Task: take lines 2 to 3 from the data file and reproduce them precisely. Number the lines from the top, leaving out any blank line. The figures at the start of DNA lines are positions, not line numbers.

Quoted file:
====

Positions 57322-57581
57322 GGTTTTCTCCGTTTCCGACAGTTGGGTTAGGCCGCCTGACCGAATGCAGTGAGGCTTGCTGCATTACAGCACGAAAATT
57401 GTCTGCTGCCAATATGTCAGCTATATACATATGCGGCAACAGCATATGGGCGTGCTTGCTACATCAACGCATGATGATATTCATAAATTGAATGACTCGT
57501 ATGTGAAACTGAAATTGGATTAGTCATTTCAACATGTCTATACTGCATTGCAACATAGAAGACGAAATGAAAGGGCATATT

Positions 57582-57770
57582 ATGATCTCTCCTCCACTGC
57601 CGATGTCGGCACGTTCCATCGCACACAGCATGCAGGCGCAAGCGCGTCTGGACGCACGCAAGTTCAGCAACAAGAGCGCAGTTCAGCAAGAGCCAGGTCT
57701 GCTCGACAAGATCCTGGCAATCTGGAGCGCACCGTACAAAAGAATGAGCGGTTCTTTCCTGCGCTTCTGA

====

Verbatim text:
57322 GGTTTTCTCCGTTTCCGACAGTTGGGTTAGGCCGCCTGACCGAATGCAGTGAGGCTTGCTGCATTACAGCACGAAAATT
57401 GTCTGCTGCCAATATGTCAGCTATATACATATGCGGCAACAGCATATGGGCGTGCTTGCTACATCAACGCATGATGATATTCATAAATTGAATGACTCGT